Mark Ellinger (visual artist) studied painting and drawing at the Art Institute of San Francisco but soon gravitated toward filmmaking. He worked for 15 years as a recording engineer, sound designer, and composer for independent filmmakers, studios, and film labs. Between 1985 and 1995, Mark lost just about all that was dear to him — friends, family, business, home, and possessions — and for the next six years, he plumbed the depths of experiences and his own psyche, living on the streets of San Francisco as a homeless junkie. It damn near killed him, but looking death in the face of death made him realize the sweetness of being alive. After being discharged from the hospital, he moved in a Sixth Street hotel, where he began photographing and researching the history of San Francisco’s central city. He was the photographer for the survey that put the Tenderloin into the National Register of Historic Places. Mark’s photography and ongoing historical research are regularly published on his website upfromthedeep.com.
Elizabeth Gjelten (playwright) is a playwright, poet and educator. Her play, Hunter’s Point, premiered at St. Boniface Theater in 2011 and was featured in the 2010 Bay Area Playwrights Festival in 2010. Previous full-length plays include What the Birds Carry (at The Pear Avenue Theater and the Mae West Fest) and Dance Lessons (at the Working Woman Festival and Venue 9). She came to playwriting via solo theater, performing her own work at venues around the Bay Area. She has taught playwriting/writing for performance and has worked as an artist mentor in various settings, including the Experimental Performance program at New College of California, San Francisco State University, JFK University, and juvenile detention facilities. Elizabeth has an MFA in Creative Writing from SFSU and is a longtime student of poetics with Diane di Prima. She is a recipient of Theatre Bay Area’s Titan Award and has been a resident artist at the Djerassi Resident Artists Program.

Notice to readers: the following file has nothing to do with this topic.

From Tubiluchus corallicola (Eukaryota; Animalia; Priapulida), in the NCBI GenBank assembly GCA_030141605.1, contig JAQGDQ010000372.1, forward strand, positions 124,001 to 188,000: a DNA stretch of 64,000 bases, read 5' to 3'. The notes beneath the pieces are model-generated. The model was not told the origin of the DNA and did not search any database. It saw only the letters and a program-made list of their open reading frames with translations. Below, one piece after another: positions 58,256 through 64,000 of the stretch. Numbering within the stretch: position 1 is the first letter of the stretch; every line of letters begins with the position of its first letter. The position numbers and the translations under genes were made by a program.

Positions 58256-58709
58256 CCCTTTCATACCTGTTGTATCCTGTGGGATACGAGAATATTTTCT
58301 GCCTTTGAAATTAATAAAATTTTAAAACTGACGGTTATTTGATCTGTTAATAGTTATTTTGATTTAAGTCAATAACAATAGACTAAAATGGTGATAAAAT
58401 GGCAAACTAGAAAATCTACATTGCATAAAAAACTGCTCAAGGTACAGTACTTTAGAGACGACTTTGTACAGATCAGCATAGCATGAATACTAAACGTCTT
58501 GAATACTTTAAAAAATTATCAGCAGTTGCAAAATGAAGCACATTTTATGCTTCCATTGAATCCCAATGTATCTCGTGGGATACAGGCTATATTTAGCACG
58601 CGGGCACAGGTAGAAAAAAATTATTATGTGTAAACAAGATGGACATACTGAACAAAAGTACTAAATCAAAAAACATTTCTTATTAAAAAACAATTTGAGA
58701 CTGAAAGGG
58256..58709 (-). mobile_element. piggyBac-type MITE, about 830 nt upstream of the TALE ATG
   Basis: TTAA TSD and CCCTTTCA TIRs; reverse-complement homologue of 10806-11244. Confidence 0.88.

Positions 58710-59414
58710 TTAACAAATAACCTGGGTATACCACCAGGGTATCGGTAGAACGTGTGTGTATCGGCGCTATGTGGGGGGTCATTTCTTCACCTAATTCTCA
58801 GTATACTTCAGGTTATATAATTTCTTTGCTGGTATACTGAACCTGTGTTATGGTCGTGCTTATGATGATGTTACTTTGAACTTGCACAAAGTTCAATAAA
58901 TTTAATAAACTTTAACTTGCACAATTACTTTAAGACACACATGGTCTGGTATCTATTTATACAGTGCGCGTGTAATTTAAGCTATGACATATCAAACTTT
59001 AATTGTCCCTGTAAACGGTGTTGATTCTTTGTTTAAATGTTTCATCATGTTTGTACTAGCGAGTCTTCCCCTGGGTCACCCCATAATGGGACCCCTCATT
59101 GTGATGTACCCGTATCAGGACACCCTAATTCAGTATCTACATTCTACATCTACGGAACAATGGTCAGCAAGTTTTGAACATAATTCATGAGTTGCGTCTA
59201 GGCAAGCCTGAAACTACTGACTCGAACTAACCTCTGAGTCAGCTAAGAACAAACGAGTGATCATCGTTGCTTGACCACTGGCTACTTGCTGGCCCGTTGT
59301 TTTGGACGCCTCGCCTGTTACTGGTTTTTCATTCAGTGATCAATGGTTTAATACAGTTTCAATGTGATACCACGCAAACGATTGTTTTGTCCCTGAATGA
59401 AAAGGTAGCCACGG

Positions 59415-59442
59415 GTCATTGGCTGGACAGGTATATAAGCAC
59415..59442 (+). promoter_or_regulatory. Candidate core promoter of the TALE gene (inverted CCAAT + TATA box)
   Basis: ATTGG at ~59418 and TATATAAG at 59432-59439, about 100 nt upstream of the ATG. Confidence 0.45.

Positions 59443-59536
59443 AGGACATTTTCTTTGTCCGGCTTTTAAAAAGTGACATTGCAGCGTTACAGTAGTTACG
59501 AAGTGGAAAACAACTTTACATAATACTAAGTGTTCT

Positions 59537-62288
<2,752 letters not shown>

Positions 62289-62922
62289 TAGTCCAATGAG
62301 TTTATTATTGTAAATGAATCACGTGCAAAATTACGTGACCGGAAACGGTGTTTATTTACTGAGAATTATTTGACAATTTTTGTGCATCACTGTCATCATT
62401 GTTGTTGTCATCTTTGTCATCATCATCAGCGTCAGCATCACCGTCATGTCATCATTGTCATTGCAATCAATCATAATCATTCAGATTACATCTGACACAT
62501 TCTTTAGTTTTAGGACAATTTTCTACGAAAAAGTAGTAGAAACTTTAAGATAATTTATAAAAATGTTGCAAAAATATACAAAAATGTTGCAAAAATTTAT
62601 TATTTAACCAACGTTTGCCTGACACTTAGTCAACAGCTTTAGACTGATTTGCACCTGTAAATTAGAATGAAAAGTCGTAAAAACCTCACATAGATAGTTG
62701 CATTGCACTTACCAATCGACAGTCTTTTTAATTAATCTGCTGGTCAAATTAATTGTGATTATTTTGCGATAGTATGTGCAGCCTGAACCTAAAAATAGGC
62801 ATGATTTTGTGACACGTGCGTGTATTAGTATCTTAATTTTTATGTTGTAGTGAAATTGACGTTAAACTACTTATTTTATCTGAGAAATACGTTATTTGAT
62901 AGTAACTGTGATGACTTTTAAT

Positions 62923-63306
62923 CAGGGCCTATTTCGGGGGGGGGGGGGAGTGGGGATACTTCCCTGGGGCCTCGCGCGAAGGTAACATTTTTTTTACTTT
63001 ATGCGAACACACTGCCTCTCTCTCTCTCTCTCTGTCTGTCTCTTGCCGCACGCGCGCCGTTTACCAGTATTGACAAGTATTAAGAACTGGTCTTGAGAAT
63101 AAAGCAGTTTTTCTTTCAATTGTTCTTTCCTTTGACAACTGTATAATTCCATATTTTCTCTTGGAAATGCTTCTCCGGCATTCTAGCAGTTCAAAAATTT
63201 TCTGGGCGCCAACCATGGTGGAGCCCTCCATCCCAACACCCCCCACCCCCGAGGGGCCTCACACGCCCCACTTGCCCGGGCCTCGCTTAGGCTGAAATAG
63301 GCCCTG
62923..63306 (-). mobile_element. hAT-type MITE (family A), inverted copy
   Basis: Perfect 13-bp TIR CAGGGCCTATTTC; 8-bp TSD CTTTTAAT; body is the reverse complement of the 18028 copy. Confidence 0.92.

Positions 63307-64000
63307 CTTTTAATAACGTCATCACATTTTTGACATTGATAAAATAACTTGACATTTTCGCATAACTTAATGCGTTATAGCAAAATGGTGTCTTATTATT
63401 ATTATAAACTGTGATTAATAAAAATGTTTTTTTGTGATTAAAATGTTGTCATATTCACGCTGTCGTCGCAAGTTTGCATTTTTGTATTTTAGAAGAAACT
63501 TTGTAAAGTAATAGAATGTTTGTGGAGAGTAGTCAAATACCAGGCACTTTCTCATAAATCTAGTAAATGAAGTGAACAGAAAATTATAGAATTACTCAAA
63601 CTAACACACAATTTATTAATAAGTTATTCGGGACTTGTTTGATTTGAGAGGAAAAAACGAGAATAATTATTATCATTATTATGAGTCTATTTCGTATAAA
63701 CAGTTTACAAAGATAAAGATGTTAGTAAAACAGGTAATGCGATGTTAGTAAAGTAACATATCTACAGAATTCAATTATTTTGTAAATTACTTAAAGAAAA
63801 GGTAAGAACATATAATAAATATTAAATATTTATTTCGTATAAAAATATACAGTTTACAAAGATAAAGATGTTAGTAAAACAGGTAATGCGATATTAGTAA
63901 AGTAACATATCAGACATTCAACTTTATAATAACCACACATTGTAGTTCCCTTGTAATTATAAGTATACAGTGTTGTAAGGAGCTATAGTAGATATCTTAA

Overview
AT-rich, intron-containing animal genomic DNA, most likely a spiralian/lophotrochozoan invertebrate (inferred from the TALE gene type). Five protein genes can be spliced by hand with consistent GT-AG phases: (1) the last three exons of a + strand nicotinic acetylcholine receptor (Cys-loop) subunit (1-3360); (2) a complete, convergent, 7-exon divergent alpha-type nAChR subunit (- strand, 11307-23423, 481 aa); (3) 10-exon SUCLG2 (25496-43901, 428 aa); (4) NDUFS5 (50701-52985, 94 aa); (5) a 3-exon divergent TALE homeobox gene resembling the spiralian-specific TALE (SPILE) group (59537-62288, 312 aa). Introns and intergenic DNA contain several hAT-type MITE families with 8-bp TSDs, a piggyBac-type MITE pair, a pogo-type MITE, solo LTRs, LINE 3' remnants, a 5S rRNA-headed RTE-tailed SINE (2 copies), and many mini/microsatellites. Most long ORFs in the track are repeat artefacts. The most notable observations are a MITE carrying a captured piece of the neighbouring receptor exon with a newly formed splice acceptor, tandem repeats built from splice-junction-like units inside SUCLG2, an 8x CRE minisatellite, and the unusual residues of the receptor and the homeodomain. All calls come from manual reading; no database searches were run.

Duca Knezevic (dramaturg/cultural consultant) is a dramaturg by vocation, with 25 years of experience in theatre including, but not limited to literary management, production, criticism, curatorship, new play development. A theatre scholar and practitioner with teaching credentials on undergraduate and graduate levels, Duca has worked for Theatre Rhinoceros and Playwrights Foundation; she has also freelanced across the country — from the Bay Area to Chicago and Atlanta.